Essential Oils Guide
Natural Health and Wellbeing are just a few drops away: a beginners guide to essential oils.
When our health starts to suffer, our natural instinct is to head off to the chemist, or the Doctor, and find the most appropriate drug to take the symptoms away. However, this doesn’t always address the real issue, or fix the root cause. What if I told you there’s another, more natural way, to boost mental and physical wellbeing, including great skin, using essential oils? You would be wise to invest a little in some basic essential oils, and keep these in your medicine cabinet.
Why essential oils?
They are more than just an assault on the senses; essential oils are made to heal. Essential oils penetrate the skin easier and faster due to their small molecular size, delivering the healing properties where you need them, and when you need them. Funnily enough, when you’re using essential oils as a remedy for a headache, cold, or even stress, speed is key.
Research shows certain oils have the ability to affect our central nervous system—meaning they have the power to lower blood pressure, calm you down, or give you an energy boost for the afternoon slump. And as more people are considering an alternative route to good health, the ease and simplicity of essential oils contribute to this growing trend.
How to use essential oils
Inhalations via a diffuser or hot water facial steams.This method uses about 10 drops and is best for colds, sinus problems, headaches, and stress relief.
A bath can create the ultimate healing retreat without leaving your home. Be sure to mix essential oils (8 drops) with an emulsifier like soothing salts or a carrier oil like coconut or almond (3/4 of a cup). Without it, the oils won’t disperse evenly. Best for muscle aches, skin issues, circulatory and respiratory health, sleep issues, and relaxation.
Massages with a low concentration of essential oils is a classic way to relieve muscle tension and relax. Mix a few drops with a carrier oil such as coconut, and massage into to the skin.
How to purchase essential oils
Not all essential oils are make equally, and it’s not as easy to spot a fake.
Labelling is key. Look for a bottle that includes the plant’s Latin name on the label.
Packaging is important. Plastic bottles are inefficient due to the strong compounds in pure essential oils that can break it down. Look for a glass bottle that’s dark or amber coloured—it helps protect against oil-degrading ultraviolet light.
Try the ring test. Place a single drop of your new oil on white printer paper and let dry. If there’s an oily ring left behind, it’s not a pure essential oil. (with some exceptions: heavier, darker oils like sandalwood and patchouli).
Go organic. To be sure you aren’t exposed to pesticides, look for the Organic Soil association, or the term wild-crafted on the label.
Create your collection
Start your essential oil collection with these most popular essential oils.
The most popular of the essential oils due to its many properties. There’s very little this scent can’t do for you, and the only safe to use directly on the skin. Lavender oil goes to good use in beauty products. Naturally soothing, it’s calming for your mind, body and wellbeing, and perfect for relaxing before bedtime. Research has also shown its use as pain relief. In one research study, gastric bypass surgery patients who had lavender oil applied post-operatively to the oxygen face mask required significantly less morphine after surgery than a control group of patients that received non-scented baby oil.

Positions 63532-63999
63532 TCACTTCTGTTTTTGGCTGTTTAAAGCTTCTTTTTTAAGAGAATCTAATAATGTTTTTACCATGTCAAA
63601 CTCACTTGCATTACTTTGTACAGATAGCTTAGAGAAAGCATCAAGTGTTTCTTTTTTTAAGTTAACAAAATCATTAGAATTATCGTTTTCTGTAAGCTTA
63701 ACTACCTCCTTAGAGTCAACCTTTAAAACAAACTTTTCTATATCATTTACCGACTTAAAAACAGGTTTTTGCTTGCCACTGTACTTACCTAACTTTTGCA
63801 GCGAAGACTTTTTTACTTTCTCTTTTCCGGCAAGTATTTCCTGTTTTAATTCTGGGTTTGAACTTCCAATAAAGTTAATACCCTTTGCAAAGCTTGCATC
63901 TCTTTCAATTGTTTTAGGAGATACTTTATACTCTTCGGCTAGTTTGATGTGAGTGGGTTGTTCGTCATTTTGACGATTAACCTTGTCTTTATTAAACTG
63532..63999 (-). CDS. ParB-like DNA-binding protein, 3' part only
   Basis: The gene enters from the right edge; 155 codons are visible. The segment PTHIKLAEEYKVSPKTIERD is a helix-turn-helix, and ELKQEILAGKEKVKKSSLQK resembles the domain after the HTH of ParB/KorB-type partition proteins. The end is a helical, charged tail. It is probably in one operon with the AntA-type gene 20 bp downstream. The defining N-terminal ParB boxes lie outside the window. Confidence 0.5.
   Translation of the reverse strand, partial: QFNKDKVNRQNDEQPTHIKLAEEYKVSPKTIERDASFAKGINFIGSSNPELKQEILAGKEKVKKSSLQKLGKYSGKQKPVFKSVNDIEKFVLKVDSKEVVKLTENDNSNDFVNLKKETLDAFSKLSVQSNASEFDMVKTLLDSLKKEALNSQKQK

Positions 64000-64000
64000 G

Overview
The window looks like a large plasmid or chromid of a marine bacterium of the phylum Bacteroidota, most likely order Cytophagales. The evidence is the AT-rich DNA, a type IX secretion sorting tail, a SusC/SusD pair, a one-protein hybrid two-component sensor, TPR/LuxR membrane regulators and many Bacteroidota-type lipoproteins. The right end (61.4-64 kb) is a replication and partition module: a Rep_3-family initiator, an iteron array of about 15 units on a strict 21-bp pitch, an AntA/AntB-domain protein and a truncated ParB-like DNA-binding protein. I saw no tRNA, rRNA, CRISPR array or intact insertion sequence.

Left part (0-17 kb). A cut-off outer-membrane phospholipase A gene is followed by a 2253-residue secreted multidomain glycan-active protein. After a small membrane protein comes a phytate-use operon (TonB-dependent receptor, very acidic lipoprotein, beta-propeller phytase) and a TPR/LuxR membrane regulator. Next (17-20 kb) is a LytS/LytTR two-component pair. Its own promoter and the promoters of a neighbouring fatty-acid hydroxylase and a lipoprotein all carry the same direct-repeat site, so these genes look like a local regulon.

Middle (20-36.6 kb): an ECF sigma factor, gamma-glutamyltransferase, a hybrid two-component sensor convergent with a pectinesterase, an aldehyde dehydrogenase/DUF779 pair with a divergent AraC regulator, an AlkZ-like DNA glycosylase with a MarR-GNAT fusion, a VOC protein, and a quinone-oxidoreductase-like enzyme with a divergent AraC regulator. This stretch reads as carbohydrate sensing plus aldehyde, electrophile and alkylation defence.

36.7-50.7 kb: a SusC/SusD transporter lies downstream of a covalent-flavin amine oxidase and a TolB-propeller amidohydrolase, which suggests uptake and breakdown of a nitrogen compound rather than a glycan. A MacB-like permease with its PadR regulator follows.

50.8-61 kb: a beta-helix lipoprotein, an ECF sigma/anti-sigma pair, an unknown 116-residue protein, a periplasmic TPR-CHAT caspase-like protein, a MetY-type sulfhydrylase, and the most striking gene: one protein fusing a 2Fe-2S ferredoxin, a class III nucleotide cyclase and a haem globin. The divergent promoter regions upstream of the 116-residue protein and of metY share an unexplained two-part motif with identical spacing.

When you have a cold or sinus problems, eucalyptus is your best friend. This natural decongestant is known to soothe respiratory problems. Add a few drops into your diffuser to keep germs away and help you breathe easily, or inhale some from a steaming hot bowl to clear the nasal passages and lungs.
Harness the cooling and refreshing powers of peppermint on a hot summer day by mixing a few drops in a spray bottle with spring water and spritzing where it’s needed. Peppermint is also good for anyone who suffers with digestive problems: not only is it a years-old remedy for nausea, but newer research shows peppermint can treat the symptoms of IBS, bloating, gas, and diarrhoea. Try dinking peppermint tea after meals. Plus, you can always take a sniff if you’re feeling light-headed, too.
Tea Tree Oil
Gently cleansing and astringent, naturally antiseptic, and purifying for the skin—this is a proven antiviral and antibacterial that, when mixed with a carrier oil like coconut oil or aloe vera gel, can treat cuts, bug bites, warts, fungal infections and even acne. Use it to clean your kitchen work surface, too!
Extracted from the delicate flowers, this scent makes you feel warm and fuzzy inside, and it’s not by chance. Its sensual and sweet, nourishing for the skin, and boost self-confidence. Jasmine is also quite sensual and is often used to spark romance or treat sexual disorders. It’s also been shown to fade scars and dark spots, fight depression, and act as an antiseptic or disinfectant.
Most people see chamomile as a bed time drink, in fact, chamomile is actually a remarkable anti-inflammatory. If inflammatory responses are high for too long, it can cause chronic inflammation, which has been associated with everything from joint pain to depression to cancer. Chamomile helps regulate it. It’s also calming for your skin, and caring for your emotions; if you’re having an anxiety attack, put a drop of this oil in each hand and breathe in the scent.
When life gives you Lemons, make essential oils